by thea marie
What's on my mind....
|The objective of today's lesson in Reading was to think critically- to not respond to please the teacher, but to write what is truly on the mind and the heart.
I am of the opinion that too often children become programmed, and as a result when faced with having to do so, they have difficulty thinking and making decisions for themselves.
We discussed morals and how they differ from person to person. We also discussed scenarios, and dilemmas. Then the kids were given nine scenarios to read, each having several answer choices they could make as to what they would do in that scenario.
I gave them the option of choosing one of the given answer choices, or saying that they wouldn't have done any of the suggested actions. They then had to say what they would have done instead in that instance. But whether they went with the supplied response or wrote one of their own, they had to explain in their own words, their actions. It wasn't about right or wrong. It was about what would you do?
One scenario had the student walking behind an elderly man and the man's wallet falls out of his pocket. What what would you do? Give it back to the man, keep it, or act as if you didn't see it were the options. One boy crept up to my desk and said, "I want to write what I would do, but I don't want you to think less of me."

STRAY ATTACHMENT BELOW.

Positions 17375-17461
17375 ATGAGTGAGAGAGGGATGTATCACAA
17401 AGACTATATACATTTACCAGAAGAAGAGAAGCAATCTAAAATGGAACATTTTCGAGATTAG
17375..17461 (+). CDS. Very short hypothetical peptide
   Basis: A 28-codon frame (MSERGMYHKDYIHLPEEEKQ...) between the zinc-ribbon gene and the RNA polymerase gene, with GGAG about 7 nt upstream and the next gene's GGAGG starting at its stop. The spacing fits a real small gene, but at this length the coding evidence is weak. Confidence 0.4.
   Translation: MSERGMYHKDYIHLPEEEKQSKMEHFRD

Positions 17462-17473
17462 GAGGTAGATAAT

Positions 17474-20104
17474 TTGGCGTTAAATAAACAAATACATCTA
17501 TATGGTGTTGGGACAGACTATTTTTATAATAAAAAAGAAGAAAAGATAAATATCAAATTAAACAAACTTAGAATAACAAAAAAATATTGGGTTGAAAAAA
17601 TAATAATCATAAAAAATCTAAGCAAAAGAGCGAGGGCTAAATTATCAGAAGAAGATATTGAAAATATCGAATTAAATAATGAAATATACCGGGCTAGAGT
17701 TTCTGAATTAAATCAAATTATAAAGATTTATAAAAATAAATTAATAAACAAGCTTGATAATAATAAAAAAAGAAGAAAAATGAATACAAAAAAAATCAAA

I had to assure him that what I thought wasn't what the lesson was about. It was for him to speak honestly and to be faced with himself. The kids seemed intrigued by being given that opportunity, but they were also a little fearful of it. It was an interesting thing to watch them work through the lesson.
As they worked, I completed the exercise myself, explaining my actions as I went. I did it as a model for the kids, but it was interesting for me, as well.
For the second part of the lesson, the kids had to write a story about a time that they were faced with a dilemma. They had to incorporate all the elements of plot, use dialogue, if it applied, etc. to practice the things we have been studying. In having them do that, I was reminded of a dilemma I once faced when I was about their age. I wrote my story, too. I plan to share it with them in class tomorrow.